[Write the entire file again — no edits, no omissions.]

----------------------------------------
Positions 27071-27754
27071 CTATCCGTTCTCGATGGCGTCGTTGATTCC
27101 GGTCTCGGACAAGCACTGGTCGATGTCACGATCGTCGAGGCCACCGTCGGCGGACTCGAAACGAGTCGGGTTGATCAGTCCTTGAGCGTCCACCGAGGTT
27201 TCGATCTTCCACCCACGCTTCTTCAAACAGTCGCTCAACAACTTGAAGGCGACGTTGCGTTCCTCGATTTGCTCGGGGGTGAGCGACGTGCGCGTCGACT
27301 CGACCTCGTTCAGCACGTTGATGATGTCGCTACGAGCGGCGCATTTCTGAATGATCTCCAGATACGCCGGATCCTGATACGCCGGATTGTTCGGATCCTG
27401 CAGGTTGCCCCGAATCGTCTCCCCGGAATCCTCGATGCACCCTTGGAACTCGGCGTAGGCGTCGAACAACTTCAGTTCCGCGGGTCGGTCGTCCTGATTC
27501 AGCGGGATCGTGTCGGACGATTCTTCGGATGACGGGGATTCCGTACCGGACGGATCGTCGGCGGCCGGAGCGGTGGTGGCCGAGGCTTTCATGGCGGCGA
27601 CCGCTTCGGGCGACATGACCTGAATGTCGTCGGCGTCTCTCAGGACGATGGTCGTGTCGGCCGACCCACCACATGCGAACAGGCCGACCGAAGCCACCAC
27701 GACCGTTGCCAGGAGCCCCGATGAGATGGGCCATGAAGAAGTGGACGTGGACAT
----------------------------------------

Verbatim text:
Positions 27071-27754
27071 CTATCCGTTCTCGATGGCGTCGTTGATTCC
27101 GGTCTCGGACAAGCACTGGTCGATGTCACGATCGTCGAGGCCACCGTCGGCGGACTCGAAACGAGTCGGGTTGATCAGTCCTTGAGCGTCCACCGAGGTT
27201 TCGATCTTCCACCCACGCTTCTTCAAACAGTCGCTCAACAACTTGAAGGCGACGTTGCGTTCCTCGATTTGCTCGGGGGTGAGCGACGTGCGCGTCGACT
27301 CGACCTCGTTCAGCACGTTGATGATGTCGCTACGAGCGGCGCATTTCTGAATGATCTCCAGATACGCCGGATCCTGATACGCCGGATTGTTCGGATCCTG
27401 CAGGTTGCCCCGAATCGTCTCCCCGGAATCCTCGATGCACCCTTGGAACTCGGCGTAGGCGTCGAACAACTTCAGTTCCGCGGGTCGGTCGTCCTGATTC
27501 AGCGGGATCGTGTCGGACGATTCTTCGGATGACGGGGATTCCGTACCGGACGGATCGTCGGCGGCCGGAGCGGTGGTGGCCGAGGCTTTCATGGCGGCGA
27601 CCGCTTCGGGCGACATGACCTGAATGTCGTCGGCGTCTCTCAGGACGATGGTCGTGTCGGCCGACCCACCACATGCGAACAGGCCGACCGAAGCCACCAC
27701 GACCGTTGCCAGGAGCCCCGATGAGATGGGCCATGAAGAAGTGGACGTGGACAT